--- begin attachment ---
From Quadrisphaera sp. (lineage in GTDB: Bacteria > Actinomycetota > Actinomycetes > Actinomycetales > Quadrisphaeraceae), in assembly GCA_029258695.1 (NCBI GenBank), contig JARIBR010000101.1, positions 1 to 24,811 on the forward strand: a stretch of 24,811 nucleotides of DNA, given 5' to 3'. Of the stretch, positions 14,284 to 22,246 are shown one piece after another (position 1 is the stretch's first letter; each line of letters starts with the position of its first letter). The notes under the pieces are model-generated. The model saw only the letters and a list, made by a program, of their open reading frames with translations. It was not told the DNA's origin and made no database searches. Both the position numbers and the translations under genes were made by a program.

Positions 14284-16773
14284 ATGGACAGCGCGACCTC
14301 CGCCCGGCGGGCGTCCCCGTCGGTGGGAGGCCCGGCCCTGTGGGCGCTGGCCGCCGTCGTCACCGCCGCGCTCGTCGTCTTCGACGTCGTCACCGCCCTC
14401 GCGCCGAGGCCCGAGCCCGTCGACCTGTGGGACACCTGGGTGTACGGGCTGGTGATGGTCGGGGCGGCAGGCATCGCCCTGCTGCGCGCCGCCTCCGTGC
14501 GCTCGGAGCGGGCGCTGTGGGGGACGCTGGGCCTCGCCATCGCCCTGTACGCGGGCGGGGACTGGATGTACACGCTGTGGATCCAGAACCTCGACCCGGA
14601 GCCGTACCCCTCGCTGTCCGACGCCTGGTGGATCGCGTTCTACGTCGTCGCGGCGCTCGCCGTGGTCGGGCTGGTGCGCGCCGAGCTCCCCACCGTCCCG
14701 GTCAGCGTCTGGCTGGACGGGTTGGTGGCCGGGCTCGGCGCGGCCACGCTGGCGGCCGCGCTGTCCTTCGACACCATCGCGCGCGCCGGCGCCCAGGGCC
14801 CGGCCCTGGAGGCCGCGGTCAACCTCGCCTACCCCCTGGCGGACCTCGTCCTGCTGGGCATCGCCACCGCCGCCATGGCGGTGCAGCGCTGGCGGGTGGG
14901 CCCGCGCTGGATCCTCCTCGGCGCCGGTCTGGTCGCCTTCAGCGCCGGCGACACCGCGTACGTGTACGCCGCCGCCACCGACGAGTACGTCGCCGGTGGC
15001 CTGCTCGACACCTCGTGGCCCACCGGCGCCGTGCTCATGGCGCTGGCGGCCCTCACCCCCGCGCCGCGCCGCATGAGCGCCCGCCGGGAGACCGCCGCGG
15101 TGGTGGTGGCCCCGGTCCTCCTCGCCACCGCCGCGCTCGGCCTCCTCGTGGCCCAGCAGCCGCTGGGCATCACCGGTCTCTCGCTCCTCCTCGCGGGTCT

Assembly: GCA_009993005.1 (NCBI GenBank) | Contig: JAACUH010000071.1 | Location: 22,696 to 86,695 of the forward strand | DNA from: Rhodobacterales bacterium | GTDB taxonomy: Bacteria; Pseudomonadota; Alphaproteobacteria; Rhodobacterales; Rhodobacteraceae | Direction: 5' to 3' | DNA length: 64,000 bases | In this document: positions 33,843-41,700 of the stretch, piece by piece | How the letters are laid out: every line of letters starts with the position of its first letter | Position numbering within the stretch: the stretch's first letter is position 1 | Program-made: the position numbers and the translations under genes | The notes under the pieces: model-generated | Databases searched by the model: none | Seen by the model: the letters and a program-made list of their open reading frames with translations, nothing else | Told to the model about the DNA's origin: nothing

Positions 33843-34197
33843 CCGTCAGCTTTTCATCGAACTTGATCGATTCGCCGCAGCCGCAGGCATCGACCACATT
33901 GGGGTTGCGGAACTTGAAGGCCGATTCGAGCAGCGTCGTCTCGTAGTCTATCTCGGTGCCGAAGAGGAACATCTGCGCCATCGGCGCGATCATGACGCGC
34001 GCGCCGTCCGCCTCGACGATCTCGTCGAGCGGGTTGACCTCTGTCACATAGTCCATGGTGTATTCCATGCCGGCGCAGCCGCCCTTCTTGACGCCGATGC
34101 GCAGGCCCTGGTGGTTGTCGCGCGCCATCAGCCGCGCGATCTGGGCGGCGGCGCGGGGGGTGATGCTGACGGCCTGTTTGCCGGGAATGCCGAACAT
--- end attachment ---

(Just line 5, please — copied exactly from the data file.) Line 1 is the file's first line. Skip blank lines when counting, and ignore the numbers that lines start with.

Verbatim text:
14401 GCGCCGAGGCCCGAGCCCGTCGACCTGTGGGACACCTGGGTGTACGGGCTGGTGATGGTCGGGGCGGCAGGCATCGCCCTGCTGCGCGCCGCCTCCGTGC